We finished our first Dogs town last week, and I'm pretty relieved to say that it was a really good experience for me. For a while, I was very worried that I wasn't going to be able to like my character, and that's reliably a game-killer for me.
I don't have to believe that the character is a good person (whatever that is), or think they'd make a good friend. I just have to find something sympathetic about them, some aspect of their situation that I can relate to, and that gives me a hook to play them in the game (all this goes only for Story Now type games, I don't care about this in other types of play). I think this is something most people know, but I actually have little experience as a player, and so it's taken until recently to figure this out.
It's a very alchemical process for me, whether I'm going to like a character or not. I throw some mechanical elements together, try to get a picture of the person in my head, and then try to bring that picture out in the game. Sometimes what results is a character that I really like, and which I'm happy to play, and sometimes it emerges that the character isn't someone I can relate to, and the game feels like very hard work. A recent game I played of "Its Complicated" fell down this way for me. Among other problems I had with the game, I didn't really relate to my character, and it made playing her a drag. Covenant was an edge case. I could barely relate to my character, but I struggled through the whole game. That actually worked for that game, which was all about painful moments and unforgivable actions.
In Dogs my character, Michael, is a sixteen-year-old boy who's been the golden boy of his village his whole life. He's very much a stereotypical male member of the faith, with one exception. He's got a propensity for falling in love, and a very active libido. He was shipped off to Bridal Falls to avoid an entanglement with a girl he impregnated.
Malcolm, running the first town, picked up on this issue and another player's character who is an ex-prostitute, and created a town with all kinds of issues about lust, marital fidelity, sexual manipulation, and so on. Michael, my character, was going to find this town pretty challenging. Which was perfect of course. I don't think you can play Dogs and not expect your characters' issues to be challenged. In play though, I found the town very challenging. One of Michael's first conflicts was with the Steward's middle-aged wife, Sister Abigail. She was tryting to make him lust after her. Some poor dice rolling meant that I had no chance of winning the conflict, and Michael failed. This felt like a huge blow to my image of the character. I struggled to reconcile that with how I'd imagined Michael's issue playing out. This was compunded at the end of the session when Sister Abigail succeeded in seducing Michael. This character who I'd imagined as a mostly innocent boy with an overactive sense of romance was sleeping with the Steward's wife under his own roof! I felt a little as though my control of the character had been taken from me, and very much as though Michael was being abused within the fiction. The session ended there, and if that had been the sum of my experience with Dogs, I think I would be very dubious about the game.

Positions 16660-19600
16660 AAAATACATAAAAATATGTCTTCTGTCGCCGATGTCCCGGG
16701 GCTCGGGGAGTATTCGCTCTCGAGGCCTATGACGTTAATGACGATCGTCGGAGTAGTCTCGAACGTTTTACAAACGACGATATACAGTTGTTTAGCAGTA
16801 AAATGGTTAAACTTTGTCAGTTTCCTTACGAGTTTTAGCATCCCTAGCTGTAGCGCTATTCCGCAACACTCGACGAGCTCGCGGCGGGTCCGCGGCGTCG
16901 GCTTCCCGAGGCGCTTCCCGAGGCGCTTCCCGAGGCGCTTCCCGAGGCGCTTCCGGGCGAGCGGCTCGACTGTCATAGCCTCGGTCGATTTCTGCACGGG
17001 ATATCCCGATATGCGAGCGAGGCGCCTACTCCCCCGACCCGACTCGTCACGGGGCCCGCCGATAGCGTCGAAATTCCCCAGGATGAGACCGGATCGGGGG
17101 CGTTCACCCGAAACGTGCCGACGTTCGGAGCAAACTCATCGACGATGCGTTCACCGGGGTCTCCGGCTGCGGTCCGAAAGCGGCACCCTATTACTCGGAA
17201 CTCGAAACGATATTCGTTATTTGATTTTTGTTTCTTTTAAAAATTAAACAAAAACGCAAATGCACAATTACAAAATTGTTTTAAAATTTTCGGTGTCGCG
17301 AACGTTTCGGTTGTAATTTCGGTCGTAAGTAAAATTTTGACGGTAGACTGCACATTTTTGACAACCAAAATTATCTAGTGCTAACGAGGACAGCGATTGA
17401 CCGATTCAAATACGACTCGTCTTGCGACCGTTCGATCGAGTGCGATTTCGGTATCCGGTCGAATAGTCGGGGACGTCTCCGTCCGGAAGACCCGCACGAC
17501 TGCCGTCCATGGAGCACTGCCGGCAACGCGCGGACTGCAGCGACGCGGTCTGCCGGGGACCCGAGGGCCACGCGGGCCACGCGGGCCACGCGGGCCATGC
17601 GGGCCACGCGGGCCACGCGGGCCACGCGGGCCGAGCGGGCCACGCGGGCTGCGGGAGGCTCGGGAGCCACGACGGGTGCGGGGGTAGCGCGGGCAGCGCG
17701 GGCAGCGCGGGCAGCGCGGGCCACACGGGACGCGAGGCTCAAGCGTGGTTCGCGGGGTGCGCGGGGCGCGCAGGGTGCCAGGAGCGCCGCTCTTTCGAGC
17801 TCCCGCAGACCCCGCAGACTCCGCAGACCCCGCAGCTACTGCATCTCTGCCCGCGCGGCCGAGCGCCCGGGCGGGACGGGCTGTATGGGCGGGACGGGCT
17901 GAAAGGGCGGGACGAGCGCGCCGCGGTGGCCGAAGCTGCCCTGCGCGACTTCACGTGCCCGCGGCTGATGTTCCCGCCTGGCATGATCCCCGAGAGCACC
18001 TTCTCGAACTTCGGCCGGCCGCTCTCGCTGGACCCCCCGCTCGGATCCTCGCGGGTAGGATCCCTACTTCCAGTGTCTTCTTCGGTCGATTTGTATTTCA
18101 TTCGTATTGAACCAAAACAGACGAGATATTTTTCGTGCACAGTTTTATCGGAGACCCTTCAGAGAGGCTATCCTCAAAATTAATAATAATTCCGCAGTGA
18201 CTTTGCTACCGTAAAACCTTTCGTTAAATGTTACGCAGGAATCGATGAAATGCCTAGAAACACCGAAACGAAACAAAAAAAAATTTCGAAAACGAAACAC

Michael's first scene in the next session opened with him running from the Steward's house in tears. Fleeing through the streets, his only real aim was to escape from the shame of what he'd done. We decided it would be interesting if he ended up at the house of Brother Edmund, a character who'd been seen in another character's scene last session. As players, we all liked Edmund, and wanted to see him in the game more. We ended up in a conflict with Michael trying to convince himself that he was unfit to be a Dog, and an irredeemable sinner, while Edmund tried to convince him that he could be forgiven. This was a nice coda to Edmund's previous scene, and for Michael's issue, it was perfect. Everything fell into place for me, and the events of the last session suddenly made sense to me in terms of Michael's story. I'd found the issue that was at the heart of his character - about whether he could live up to his own expectations, or if he would keep letting himself down. That was an issue I could really relate to, and it's something that I think will continue to be compelling in future games. Michael's 2d10 relationship to the sin of lust is going to make it very interesting next time.